September 13, 2017

Public Officials, Environmental Advocates Talk Climate Change

Article origination IPBS-RJC
Indianapolis Mayor Joe Hogsett accepts a gift from Cora Gordon (clapping, right) and other members of Youth Power Indiana, which pushed for a city-county climate resolution earlier this year.  - Nick Janzen/IPB News

Indianapolis Mayor Joe Hogsett accepts a gift from Cora Gordon (clapping, right) and other members of Youth Power Indiana, which pushed for a city-county climate resolution earlier this year.

Nick Janzen/IPB News

Mayors and public officials from 18 Indiana communities, as well as environmental advocates, business leaders, and young people met in Indianapolis Wednesday to talk about ways Indiana can adapt to impacts from climate change at the second annual Climate Leadership Summit.

Jim Poyser, the executive director of Earth Charter Indiana and the event’s organizer, says he sees bipartisan support on the local level for action on climate change.

“Now, that makes me happy, because I’m tired of thinking about party. I’m tired of wondering what somebody’s ideology is,” says Poyser.

Poyser says since the first Climate Leadership Summit last year, three Indiana towns have passed youth-led climate resolutions: Carmel and Lawrence, which have Republican mayors, and Indianapolis.

Indianapolis Mayor Joe Hogsett says how well cities prepare for climate change will determine their future success.

“We are not exempt from the impacts our changing climate bring,” Hogsett says. “No one is.”

He announced a plan to evaluate Indianapolis' carbon footprint, as well as its vulnerability to natural disasters.

The Sustainability and Resilience Action Plan is essentially a series of requests from the city, to gather data about environmental issues as well as ideas on how to address them. Hogsett says he hopes to lay the groundwork for long-term protections.

Jesse Kharbanda is executive director of the Hoosier Environmental Council. Kharbanda says the approach is holistic, and holds an important focus on mitigation and adaptation.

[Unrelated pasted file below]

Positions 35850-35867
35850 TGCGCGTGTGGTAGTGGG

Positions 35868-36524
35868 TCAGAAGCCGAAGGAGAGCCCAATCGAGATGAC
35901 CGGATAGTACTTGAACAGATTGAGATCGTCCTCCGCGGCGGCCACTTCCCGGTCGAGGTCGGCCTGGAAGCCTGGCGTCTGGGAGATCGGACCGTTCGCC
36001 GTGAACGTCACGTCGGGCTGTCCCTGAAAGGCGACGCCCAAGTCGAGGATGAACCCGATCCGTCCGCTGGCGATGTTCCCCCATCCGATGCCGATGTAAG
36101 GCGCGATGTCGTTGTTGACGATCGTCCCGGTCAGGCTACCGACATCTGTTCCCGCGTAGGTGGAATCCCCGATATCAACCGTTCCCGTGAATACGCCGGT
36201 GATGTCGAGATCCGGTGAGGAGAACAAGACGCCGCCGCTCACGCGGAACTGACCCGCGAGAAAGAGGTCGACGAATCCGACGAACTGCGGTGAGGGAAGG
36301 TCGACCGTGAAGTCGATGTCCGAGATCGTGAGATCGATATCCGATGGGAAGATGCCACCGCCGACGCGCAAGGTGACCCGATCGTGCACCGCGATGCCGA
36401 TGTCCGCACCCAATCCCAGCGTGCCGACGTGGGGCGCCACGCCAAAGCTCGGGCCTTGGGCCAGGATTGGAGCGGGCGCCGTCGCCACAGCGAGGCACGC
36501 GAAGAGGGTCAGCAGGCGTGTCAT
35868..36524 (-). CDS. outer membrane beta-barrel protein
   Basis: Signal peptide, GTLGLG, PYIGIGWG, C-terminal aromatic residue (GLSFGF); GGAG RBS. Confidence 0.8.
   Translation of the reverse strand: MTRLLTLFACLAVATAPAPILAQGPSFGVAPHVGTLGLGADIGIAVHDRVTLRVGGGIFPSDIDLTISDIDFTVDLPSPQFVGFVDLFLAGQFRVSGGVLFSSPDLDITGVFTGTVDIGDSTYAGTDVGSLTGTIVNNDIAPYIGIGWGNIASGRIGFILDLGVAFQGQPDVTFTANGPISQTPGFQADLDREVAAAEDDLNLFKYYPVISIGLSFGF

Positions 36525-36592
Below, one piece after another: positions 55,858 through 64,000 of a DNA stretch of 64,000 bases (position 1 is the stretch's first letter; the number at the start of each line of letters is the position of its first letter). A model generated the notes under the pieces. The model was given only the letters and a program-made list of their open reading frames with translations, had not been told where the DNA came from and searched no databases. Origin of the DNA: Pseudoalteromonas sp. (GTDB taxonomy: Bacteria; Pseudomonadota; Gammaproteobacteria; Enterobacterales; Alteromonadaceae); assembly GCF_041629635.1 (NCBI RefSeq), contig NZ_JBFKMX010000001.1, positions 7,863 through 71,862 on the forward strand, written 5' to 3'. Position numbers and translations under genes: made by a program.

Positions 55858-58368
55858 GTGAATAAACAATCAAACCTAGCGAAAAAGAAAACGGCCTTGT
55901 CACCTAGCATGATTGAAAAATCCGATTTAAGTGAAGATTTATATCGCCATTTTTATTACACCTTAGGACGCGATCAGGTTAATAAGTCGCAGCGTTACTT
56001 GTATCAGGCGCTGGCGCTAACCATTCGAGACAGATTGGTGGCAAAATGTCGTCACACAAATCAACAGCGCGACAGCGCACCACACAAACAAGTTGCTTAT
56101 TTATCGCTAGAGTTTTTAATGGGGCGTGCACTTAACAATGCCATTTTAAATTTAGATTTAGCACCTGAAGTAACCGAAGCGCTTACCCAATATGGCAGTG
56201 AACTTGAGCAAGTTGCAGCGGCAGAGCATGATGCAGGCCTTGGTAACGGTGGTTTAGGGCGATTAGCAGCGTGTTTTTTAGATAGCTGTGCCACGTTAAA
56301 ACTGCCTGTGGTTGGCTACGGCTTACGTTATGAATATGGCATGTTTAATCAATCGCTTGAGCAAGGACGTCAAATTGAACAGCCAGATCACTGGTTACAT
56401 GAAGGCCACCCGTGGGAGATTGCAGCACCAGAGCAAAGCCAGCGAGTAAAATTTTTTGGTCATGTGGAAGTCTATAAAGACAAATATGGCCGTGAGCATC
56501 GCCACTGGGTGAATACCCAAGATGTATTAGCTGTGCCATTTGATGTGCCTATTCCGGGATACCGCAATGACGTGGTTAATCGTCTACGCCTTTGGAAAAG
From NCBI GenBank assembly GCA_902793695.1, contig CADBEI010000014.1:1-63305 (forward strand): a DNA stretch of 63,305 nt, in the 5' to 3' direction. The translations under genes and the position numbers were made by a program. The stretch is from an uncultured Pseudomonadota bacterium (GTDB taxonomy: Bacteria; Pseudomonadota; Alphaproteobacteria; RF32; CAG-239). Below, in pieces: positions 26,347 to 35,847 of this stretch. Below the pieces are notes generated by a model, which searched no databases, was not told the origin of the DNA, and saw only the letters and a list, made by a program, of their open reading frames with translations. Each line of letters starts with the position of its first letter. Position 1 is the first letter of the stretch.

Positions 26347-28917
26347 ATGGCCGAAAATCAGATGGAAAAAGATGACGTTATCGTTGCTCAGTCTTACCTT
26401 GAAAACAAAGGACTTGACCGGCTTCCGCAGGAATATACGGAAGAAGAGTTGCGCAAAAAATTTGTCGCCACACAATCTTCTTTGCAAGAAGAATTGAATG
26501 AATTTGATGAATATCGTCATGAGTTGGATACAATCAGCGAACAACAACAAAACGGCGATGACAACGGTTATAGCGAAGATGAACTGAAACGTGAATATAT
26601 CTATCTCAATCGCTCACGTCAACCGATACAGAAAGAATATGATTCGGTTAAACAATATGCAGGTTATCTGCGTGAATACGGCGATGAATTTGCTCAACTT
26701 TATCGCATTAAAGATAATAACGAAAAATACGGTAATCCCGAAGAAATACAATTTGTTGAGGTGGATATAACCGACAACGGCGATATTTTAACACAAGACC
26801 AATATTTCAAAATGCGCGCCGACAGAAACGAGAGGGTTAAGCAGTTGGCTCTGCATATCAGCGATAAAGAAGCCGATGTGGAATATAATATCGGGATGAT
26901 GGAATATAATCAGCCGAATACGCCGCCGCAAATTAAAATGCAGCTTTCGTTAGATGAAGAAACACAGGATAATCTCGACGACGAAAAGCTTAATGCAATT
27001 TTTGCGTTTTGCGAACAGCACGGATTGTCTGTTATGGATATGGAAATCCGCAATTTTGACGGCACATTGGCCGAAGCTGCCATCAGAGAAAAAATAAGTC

But he says it’s important to note that for now, it’s just a plan.

“Plenty of cities have sustainability plans, and many cities have climate action plans," Kharbanda says. "But the real question is, ‘To what extent are they actionable?’”

Kharbanda says for good ideas to become public policy, it will prove crucial to have strong leadership from the mayor.

Scientists from Purdue and Indiana universities said during presentations that local impacts of a changing climate include the number of days Indiana experiences above 90 degrees jumping from 20 to 74 by 2050; and that the Indiana climate could look more similar to that of east Texas by 2070.

Cora Gordon, who is 16 years-old, helped pass the Indianapolis climate resolution, which calls for carbon neutrality in the city by 2050. She says the climate resolutions adopted around the state are a message directly from Hoosiers.

“Once we go up higher, once we talk to state people and show them that all these cities have passed climate resolutions, what the people of the state want, it’s what the people of the country want, and so I think that’s definitely something that politicians should keep in mind,” Gordon says.

Logansport Mayor Dave Kitchell says unlike Indianapolis and Fort Wayne, many small communities in Indiana don’t have the resources to invest in big, climate-friendly projects.

“We’re the crossroads of America,” Kitchell says. “But until we’re going to be the crossroads of fiscal sustainability and climate sustainability, we’re not going to convince the majority of the people in this state that this is what we have to do.”

Janet McCabe, a senior law fellow at the Environmental Law and Policy Center and a former Environmental Protection Agency assistant administrator under President Barack Obama, says clean energy and energy efficiency are two areas where municipalities can get the most bang for their buck on climate investments.

“It makes your houses more comfortable, it increases their value, it creates local job opportunities that can’t be imported,” she says.

McCabe says she’s heartened by the action from local leaders across the state on climate, which impacts people’s daily lives, from their health to their pocket books.

“These are people whoa are on the ground now, doing things in their communities to make sure their communities are prepared for the environmental change that we know is going to happen,” McCabe says.

Representatives from Indianapolis, South Bend, Fort Wayne, Goshen, Logansport, Noblesville, North Vernon, Whiting, Gary, Kokomo, Crawfordsville, Bloomington, Muncie, Lafayette, Evansville, Angola, West Lafayette, and Columbus attended the summit.

Drew Daudelin contributed to this report.

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